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The swedish mobile stock photography startup secured another round of funding to the tune of 1.5 million dollars earlier this week. The company is also dipping it’s toes in the American market for the first time, extending it’s user base beyond Europe. In addition to new funding, Foap has launched Foap Missions, a similar service, but for brands who want to build an image gallery for marketing. Foap Missions already has heavy hitter brands like Puma, and Lavazza signed on. Missions works by setting their communities “photo missions”, getting users to upload specific images competing against each other for the best photo. The chosen winner receives a cash reward and their image will then be used in future marketing campaigns for that brand. Additional images from the contest can be bought for $10.

 

 

Lexus and Instagram Make a Video.

With Instagram one of the white hot darlings of social media 2.0 it’s no surprise that Lexus turned to it to create one of their latest ads.

The video below was uploaded a couple of days ago to YouTube, and features images taken by 212 instagramers over the course of a day highlighting the new 2014 Lexus IS.  Using hundreds of their shots the images were uploaded to Instagram, with a specific hashtag for the car. At the same time images were captured onsite and edited with what looked like Adobe Premier. (you get a brief glimpse of the edit suite in the YouTube video below). For a full list of participants click through to YouTube to see their names.

Fliike it With Facebook.

Lets say you are a business and you want to let everyone walking by your space know just how popular you are on Facebook. What would you do? You could spend a boatload of money on a realtime projection system and some fancy software to display each like that you get, or you could drop $390.00 on Fliike.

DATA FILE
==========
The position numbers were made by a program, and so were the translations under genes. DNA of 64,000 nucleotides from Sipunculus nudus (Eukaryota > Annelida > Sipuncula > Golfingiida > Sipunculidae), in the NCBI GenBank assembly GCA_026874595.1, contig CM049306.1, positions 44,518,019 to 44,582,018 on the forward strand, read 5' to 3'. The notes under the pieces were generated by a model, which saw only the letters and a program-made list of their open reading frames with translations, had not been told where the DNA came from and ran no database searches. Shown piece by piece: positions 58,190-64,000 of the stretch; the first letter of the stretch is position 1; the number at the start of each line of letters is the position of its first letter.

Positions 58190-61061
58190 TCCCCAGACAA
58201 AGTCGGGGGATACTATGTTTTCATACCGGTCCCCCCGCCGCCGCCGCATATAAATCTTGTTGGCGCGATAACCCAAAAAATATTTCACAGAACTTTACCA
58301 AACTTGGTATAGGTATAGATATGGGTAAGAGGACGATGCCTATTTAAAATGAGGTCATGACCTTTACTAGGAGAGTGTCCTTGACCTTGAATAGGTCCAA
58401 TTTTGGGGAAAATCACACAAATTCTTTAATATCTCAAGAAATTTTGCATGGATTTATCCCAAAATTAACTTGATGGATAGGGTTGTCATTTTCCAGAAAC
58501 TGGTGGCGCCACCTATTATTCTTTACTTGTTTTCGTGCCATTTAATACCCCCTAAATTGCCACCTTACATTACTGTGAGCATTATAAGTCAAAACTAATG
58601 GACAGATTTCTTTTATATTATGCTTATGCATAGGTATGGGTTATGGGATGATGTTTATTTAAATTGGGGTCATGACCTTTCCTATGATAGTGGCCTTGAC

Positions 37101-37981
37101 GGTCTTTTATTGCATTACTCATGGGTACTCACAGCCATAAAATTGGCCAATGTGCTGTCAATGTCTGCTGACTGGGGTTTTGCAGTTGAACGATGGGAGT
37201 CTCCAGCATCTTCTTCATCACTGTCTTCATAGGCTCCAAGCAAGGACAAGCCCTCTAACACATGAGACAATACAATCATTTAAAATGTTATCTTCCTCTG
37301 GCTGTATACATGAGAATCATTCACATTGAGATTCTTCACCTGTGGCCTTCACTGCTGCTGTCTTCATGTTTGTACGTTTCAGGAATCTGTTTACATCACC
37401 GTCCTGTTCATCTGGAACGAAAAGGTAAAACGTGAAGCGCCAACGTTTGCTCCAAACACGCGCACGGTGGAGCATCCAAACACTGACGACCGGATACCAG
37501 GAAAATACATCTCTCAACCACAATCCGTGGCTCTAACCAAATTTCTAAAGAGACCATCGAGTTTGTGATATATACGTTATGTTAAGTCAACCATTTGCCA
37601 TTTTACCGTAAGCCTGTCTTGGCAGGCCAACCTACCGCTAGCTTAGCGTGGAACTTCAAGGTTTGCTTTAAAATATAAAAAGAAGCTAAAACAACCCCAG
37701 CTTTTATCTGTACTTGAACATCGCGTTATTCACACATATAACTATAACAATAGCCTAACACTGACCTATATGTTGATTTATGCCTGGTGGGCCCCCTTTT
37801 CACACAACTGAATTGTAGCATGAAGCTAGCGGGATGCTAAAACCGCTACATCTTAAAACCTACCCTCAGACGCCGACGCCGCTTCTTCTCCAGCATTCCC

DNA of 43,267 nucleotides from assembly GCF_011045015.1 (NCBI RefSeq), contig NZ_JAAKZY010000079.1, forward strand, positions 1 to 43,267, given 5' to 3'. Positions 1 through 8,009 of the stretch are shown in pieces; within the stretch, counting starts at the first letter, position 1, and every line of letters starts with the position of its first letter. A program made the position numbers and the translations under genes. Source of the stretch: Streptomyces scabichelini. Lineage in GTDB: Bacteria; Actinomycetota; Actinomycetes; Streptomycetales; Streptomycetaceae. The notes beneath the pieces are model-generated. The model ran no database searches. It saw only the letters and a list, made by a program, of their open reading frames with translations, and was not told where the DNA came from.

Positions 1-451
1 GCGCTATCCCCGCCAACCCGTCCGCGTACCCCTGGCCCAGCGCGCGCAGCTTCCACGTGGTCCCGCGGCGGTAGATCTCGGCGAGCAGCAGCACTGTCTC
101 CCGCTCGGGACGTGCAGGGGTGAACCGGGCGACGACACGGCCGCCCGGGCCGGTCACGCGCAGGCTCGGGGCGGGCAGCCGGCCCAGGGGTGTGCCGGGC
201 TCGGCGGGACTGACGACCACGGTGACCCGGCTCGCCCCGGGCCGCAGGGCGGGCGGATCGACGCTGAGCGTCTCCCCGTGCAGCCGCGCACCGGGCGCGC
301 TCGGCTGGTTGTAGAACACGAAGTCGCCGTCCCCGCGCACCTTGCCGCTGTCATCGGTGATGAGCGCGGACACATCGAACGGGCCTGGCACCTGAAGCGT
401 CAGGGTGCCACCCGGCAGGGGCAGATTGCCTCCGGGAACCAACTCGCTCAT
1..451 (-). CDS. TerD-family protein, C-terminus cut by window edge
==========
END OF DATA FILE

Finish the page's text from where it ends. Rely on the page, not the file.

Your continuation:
Developed by Smiirl, Fliike is the first physical realtime Facebook like counter. It is connected and designed for businesses to show off the growing number of likes they receive. The preorder cost is $390.00. Smiirl is working to get a limited edition of 500 numbered Fliikes ready for the first group of preorders. The cost doesn’t include shipping or tax, so you are probably looking spending closer to 450 bucks by the time its all said and done. It’s still cheaper than hiring a coder and building a projection system for your store front window though. According to the Smiirl website, the first batch of Fliikes will ship in November, just in time for Christmas.

Fliike by Smiirl from Smiirl on Vimeo.

The News Machine is Absolutely Brilliant.

Voice recognition systems like Siri make some hilarious mistakes. For instance, the system in my VW seems to think that when I want to call Bev Johnston, I really want to call Colby Garlets. Accuracy, is obscured by things like road noise, and my inability to articulate syllables accurately.

The video below called News Machine is an installation for COLORS magazine that was designed in collaboration with interactive designer Jonathan Chomko for Colors #86- Making the News and Journalism Festival 2013. Specifically for a lecture by Patrick Waterhouse that took place on April 24th for the conference.

News Machine churns your tweets through different media filters and into print, simulating the contemporary 24-hour news cycle. You can tweet a headline to @colorsmachine to see what happens.